Wildcrafting #1: Starter guide
Wildcrafting is the ancient art of taking care of yourself by taking care of Mother Nature. A tried and true method of not only survival and sustainability, but also a way of promoting abundance, diversity and showing gratitude to dear old MOM who is always looking to shower us with blessings. It is a way of collecting seeds, nuts, plants, roots, flowers from the wild. Before there was processed food and drive thru, before refrigerators or farms or agri business, before the neanderthal or the missing link there was wildcrafting. Birds do it. Bees do it. Even educated fleas do it ( Cole Porter lyrics ) Let’s do it… Let’s wildcraft.
For starters understand the principal. Mother Nature provides us with everything we need to survive. There is quite an etiquette that goes with wildcrafting. A whole bunch of rules that are spelled out for people who have lost all touch and connection with their roots. What once was obvious natural behavior practiced by indigenous people whose life depended on knowing the rules has become a lost art. Here are the rules. http://home.klis.com/~chebogue/p.conWild.html Read them and understand them before you head out into the wild blue yonder.
For now just apply good common sense.
- Positive ID of the plant a must.
- Stay away from roadside plants that are contaminated with pollutants, polluted water and industrial areas.
- Leave a place better than you found it best if there is no trace of your ever being there.
- Always leave something so the next generation can produce and multiply.
- Always thank Mother Nature and the plant for their gift.
- Only take what you need.
When you have graduated to the next step you will need to check with local authorities and see what plants require a picking permit. Some herbs like the fiddle fern and Echinacea are protected. Some areas are protected. Check to make sure. You don’t want to be picking protected plants in restricted areas. In the mean time, Trust me. Mom has a lot of goodies up her sleeve and there usually is an abundance of what you need and can use within arms reach. So let’s get started in our own backyard and neighborhood.
Clean pickings is important. No pesticides, herbicides, snail, or rat poison, or roundup around. If you don’t know, leave it alone. Getting a positive ID is critical. Know your plants. Mother Nature has a wonderful way of mimicking herself. This is especially true in the mushroom department. So we are not going to do mushrooms here. You need an expert in this area. One mushroom with an ever so slight variation hardly visible to the human eye can be the deadly mimic to the edible variety.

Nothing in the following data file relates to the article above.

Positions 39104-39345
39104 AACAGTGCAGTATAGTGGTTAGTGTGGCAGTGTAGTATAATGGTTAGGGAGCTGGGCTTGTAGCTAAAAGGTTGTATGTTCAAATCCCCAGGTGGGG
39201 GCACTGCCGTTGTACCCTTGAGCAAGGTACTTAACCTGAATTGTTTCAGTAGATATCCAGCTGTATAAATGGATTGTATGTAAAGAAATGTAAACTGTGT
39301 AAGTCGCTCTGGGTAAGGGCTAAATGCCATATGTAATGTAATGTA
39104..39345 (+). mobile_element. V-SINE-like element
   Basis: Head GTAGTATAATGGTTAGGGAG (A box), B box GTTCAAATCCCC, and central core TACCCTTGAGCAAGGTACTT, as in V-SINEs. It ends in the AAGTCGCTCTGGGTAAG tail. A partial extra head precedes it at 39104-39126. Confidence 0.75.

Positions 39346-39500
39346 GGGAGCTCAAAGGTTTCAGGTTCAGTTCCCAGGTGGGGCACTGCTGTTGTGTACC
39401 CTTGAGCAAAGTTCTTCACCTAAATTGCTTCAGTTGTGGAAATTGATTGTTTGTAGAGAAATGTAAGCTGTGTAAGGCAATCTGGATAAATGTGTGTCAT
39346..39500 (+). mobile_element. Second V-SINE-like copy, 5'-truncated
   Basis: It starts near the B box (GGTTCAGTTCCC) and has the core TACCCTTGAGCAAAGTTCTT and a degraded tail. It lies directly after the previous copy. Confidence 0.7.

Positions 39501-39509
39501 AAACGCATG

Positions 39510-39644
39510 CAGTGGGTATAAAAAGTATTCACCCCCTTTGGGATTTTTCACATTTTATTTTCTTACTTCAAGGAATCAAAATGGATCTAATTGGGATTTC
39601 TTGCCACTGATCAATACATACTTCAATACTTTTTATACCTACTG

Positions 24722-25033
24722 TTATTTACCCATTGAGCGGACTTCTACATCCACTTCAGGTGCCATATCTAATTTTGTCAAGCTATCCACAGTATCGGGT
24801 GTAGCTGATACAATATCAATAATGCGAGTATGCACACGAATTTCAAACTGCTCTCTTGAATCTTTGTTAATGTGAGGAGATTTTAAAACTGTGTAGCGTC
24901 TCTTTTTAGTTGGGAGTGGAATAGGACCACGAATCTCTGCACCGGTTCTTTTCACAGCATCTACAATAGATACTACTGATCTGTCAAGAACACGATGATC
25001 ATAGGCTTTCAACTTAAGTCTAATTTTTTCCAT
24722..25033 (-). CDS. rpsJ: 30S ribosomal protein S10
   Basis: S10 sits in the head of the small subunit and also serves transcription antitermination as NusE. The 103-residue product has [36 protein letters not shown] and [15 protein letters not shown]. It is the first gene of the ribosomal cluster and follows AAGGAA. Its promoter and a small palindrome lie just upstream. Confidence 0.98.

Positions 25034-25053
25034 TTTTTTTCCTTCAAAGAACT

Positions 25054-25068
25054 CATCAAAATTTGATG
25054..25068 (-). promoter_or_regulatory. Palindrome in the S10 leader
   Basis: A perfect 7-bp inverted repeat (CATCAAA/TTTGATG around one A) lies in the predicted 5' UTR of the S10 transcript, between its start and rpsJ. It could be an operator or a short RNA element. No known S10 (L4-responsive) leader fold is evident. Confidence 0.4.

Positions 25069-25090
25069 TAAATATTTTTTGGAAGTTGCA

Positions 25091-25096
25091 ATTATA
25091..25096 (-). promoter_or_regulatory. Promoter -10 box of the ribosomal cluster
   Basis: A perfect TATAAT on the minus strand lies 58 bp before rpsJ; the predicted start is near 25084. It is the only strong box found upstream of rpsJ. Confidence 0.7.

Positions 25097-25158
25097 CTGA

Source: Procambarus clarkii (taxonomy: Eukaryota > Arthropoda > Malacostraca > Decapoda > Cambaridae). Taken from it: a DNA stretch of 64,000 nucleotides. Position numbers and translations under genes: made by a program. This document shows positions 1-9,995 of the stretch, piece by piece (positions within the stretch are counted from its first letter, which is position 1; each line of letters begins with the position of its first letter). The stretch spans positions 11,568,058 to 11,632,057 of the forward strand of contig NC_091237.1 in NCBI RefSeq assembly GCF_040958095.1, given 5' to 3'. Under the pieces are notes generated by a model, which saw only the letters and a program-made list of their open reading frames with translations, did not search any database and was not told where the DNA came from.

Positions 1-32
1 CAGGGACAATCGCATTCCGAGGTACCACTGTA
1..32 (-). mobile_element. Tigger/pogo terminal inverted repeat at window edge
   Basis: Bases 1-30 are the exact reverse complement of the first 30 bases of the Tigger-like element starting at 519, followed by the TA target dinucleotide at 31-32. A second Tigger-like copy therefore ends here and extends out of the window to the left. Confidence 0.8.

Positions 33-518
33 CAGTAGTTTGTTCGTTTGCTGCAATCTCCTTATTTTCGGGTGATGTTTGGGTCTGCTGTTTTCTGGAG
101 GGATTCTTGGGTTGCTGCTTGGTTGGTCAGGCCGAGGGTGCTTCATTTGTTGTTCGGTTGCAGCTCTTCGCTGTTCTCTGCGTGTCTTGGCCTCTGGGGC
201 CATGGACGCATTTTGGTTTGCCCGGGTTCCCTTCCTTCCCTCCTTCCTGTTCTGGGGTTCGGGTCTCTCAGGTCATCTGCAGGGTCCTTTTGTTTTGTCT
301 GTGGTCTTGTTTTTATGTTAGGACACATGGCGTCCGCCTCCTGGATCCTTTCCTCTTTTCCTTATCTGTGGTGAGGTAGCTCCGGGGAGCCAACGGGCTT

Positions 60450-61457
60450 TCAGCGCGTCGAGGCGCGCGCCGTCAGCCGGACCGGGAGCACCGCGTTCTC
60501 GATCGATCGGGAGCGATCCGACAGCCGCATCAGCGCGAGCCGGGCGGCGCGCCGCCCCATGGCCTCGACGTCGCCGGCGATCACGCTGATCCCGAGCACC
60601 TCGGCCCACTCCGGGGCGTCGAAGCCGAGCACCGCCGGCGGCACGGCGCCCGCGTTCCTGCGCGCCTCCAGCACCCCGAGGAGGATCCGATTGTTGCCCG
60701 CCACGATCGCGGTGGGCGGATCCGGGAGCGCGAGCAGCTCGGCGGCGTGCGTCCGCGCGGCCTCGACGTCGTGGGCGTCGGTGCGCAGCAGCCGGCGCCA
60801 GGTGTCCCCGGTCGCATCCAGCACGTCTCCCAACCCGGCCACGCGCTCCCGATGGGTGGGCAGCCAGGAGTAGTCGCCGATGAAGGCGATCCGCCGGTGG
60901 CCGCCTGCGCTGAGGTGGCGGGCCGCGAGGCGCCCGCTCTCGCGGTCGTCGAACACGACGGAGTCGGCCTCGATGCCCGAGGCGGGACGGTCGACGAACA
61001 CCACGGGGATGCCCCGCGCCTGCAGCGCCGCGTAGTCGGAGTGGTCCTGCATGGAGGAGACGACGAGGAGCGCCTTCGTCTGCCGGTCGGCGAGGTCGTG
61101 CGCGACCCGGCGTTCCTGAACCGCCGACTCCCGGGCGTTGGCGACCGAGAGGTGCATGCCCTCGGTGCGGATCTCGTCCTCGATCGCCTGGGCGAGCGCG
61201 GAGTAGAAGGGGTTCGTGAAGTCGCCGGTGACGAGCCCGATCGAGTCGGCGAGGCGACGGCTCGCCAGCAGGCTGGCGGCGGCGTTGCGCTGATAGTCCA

An entire group of Maidu Indians died from collecting mushrooms from their usual foraging spot. The mushrooms had been contaminated with a wild spore that they had no way of knowing had settled on the mushrooms. This put me off of hunting mushrooms on my own.
Wild carrots, fennel and poisonous hemlock have exactly the same flower arrangement the only difference is hemlock has a spotted hollow stem. We are going to start you off wildcrafting in familiar surroundings. This will teach you how to look for plants, see plants, and learn about their secret life.
Here is a picture of my front yard.
It is 5‘x10’ and has over 100 wild herbs. spices, domestic and foreign. Can you find the yarrow, spearmint, ginger, horseradish, mustard, burdock, motherwort, vervain, ephedrine, fennel, wild radish, red clover, wooly mullein, scarlet pimpernel, dandelion, mugwort, violets, sage, comfrey, jasamine, rose hips, lavender, rosemary, honeysuckle, aloe, millet, onions, nasturtiums, plantain, borage, thyme, yellow sulfur plant, knot weed, curly dock, geraniums, apple, lemon, apricots, guava, cherry, bamboo, cattail and I still have not found a good use for crab grass but it’s there. I can promise you this wildcrafting can become an obsession.
I will do three plants per blog. Lets start with the common scarlet pimpernel. This is a little darling. So many uses. Find it.
When I first saw this in the wild I thought I had found a new source of gold. This huge over sized dandelion looking seed pod shimmered like spun gold in the sunlight. The wildflower book describes the color as brown but I am telling you it is gold. It grows wild. Brought some seeds home and it grew. The root looks like a carrot and taste like an oyster. Leaves are eatable. Taste best if harvested before it flowers. Find it.
Here is how you pronounce it and more. http://www.youtube.com/watch?v=tlUVTPokwh4
Plantain (not the banana) Another one of those hidden treasures with secret powers. There is broad leaf and English plantain. Picture is English variety. The parallel venation is a dead give away. The Indians chewed a leaf (saliva is the secret ingredient) mixed it with sap from the pine tree applied to splinters, etc. foreign objects needing to be removed, and within 24 hours the object was drawn out. Find it.
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More next week
Part 3 Wildcrafting Dandelions, Curly dock, Jewelweed & Making flower essences
Part 4: Wildcrafting: The CAT’S MEOW A LIFESAVING PLANT